There are numerous alternative expressions that convey a similar meaning to "at your convenience."

Here are some of them:

  • When you have the time
  • At earliest convenience
  • When it suits you
  • When you're able
  • When it's convenient for you

10 Frequently Asked Questions About "At Your Convenience":

  • What does "at your convenience" mean?

"At your convenience" is a polite phrase used to indicate that someone can do something when it suits them or when it's most suitable for their schedule or circumstances.

  • How can I use "at your convenience" in a sentence?

You can use "at your convenience" in both formal and informal contexts to show respect for another person's time. For example, "Please reply to this message at your convenience."

  • Where does the idiom "at your convenience" come from?

The term originated from polite conversation in English-speaking societies and was often used in letters and formal communication.

  • Is "at your convenience" a formal term?

Yes, "at your convenience" is typically used in a formal or professional context, but it can be used informally as well.

  • Can "at your convenience" be considered rude?

Generally, it's a polite term, but like any phrase, if used sarcastically or inappropriately, it could potentially come across as rude.

  • What's the opposite of "at your convenience"?

An antonym might be "at my convenience" or "at our convenience," which would imply the timing is dependent on the speaker or another party, not the person being addressed.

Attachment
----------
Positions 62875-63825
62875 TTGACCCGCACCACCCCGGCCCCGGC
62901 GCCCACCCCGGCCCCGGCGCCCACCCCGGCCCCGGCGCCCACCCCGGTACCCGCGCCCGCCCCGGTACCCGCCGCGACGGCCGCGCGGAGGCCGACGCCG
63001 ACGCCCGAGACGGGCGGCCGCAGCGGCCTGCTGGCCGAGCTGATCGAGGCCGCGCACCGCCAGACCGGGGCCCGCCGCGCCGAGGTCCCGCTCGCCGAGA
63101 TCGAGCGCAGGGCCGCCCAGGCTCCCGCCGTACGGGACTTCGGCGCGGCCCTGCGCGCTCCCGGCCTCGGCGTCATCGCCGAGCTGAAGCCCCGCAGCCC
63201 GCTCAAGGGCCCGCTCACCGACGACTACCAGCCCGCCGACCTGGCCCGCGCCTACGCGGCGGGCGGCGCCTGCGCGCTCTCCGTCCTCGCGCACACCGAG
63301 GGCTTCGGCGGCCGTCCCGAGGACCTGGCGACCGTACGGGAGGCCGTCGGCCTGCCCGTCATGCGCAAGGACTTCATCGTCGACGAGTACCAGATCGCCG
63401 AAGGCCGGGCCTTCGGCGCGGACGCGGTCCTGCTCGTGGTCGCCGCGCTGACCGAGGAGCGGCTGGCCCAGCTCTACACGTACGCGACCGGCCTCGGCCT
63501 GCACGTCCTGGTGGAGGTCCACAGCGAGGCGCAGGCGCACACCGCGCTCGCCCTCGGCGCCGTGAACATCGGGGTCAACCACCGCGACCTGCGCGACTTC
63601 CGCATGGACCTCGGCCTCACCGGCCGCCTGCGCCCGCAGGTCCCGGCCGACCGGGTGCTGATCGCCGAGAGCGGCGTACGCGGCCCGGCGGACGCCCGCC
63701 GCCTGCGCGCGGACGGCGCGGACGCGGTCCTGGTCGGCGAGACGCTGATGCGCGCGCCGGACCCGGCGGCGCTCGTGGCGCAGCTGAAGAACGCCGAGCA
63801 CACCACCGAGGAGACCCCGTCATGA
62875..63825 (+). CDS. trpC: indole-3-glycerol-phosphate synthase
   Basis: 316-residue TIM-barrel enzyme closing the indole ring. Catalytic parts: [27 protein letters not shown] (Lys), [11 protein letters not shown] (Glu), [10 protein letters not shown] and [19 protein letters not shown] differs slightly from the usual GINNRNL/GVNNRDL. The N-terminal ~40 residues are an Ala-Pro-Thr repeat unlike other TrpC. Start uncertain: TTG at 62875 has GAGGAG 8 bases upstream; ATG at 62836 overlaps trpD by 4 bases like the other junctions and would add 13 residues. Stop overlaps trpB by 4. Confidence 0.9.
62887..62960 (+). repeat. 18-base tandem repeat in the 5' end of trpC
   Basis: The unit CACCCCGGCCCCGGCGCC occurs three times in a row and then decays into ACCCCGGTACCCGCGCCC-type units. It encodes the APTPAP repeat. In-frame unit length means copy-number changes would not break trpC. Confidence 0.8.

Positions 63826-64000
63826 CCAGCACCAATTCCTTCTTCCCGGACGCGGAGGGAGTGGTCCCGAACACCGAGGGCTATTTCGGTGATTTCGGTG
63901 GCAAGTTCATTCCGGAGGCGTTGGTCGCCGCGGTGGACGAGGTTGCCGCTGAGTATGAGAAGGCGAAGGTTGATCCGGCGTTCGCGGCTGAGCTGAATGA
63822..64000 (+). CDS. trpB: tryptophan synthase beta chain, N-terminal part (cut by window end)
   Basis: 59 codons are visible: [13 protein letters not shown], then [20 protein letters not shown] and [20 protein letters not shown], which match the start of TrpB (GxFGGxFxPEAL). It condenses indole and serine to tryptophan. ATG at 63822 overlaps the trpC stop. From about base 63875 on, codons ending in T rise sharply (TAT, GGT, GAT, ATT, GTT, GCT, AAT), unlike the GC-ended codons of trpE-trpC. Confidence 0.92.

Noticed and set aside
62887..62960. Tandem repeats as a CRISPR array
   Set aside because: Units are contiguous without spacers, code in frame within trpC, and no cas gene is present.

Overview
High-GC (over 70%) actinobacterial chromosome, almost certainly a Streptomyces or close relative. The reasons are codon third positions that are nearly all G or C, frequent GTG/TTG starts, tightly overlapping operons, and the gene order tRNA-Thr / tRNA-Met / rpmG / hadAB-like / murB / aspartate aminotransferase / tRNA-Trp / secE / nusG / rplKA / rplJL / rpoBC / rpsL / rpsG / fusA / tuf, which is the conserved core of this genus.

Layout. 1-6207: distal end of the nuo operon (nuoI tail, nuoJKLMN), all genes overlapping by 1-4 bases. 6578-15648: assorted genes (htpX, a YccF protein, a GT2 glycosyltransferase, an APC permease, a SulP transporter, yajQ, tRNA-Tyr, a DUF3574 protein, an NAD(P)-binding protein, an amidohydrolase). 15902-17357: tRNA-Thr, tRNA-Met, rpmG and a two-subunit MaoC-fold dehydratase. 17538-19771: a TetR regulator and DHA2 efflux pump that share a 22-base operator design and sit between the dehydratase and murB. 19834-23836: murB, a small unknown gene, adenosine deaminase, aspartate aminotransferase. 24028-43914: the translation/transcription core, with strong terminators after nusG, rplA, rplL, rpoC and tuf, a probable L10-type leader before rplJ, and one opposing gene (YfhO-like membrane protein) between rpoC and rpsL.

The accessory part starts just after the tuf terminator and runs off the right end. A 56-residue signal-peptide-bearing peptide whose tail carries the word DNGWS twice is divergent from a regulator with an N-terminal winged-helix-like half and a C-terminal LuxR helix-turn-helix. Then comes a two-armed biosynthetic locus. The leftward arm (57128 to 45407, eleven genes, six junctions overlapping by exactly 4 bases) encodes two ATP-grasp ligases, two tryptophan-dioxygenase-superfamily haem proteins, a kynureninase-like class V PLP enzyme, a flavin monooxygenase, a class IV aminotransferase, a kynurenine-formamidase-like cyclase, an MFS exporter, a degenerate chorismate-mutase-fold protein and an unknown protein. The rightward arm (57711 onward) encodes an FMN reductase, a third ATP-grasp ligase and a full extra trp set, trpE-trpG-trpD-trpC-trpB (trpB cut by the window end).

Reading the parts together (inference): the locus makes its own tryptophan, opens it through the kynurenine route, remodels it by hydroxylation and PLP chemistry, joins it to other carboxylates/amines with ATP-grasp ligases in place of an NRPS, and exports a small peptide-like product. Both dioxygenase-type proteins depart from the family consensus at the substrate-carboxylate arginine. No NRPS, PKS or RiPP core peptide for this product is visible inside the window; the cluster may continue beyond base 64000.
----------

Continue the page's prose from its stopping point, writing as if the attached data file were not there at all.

• Can "at your convenience" be used in personal communication?

Yes, it can be used in personal communication to show respect for another person's time or schedule.

  • Is it appropriate to use "at your convenience" in a job application?

Yes, it would be appropriate and polite. For example, "I am available for an interview at your convenience."

  • Does "at your convenience" imply urgency?

No, it implies flexibility and respect for the recipient's timing or circumstances, not urgency.

  • What are some synonyms for "at your convenience"?

Some synonyms include "when you have the time," "when it suits you," and "at your earliest convenience."

Final Thoughts About "At Your Convenience"

The idiom "at your convenience" refers to doing something when it's most suitable or comfortable for the person involved. It signifies respect, flexibility, and understanding toward the other person's time or situation.

Here's a quick recap:

  • The phrase communicates respect for another person's time and schedule.
  • The term has origins in polite English-speaking societies, often used in formal communication.
  • "At your convenience" is generally used in a professional or formal context, but it can also be used informally.

While it's a common phrase, it carries weight in displaying respect for others' time and acknowledging that we all have unique schedules and circumstances.

We encourage you to share this article on Twitter and Facebook. Just click those two links - you'll see why.

It's important to share the news to spread the truth. Most people won't.

Copyright © 2024 - U.S. Dictionary
Privacy Policy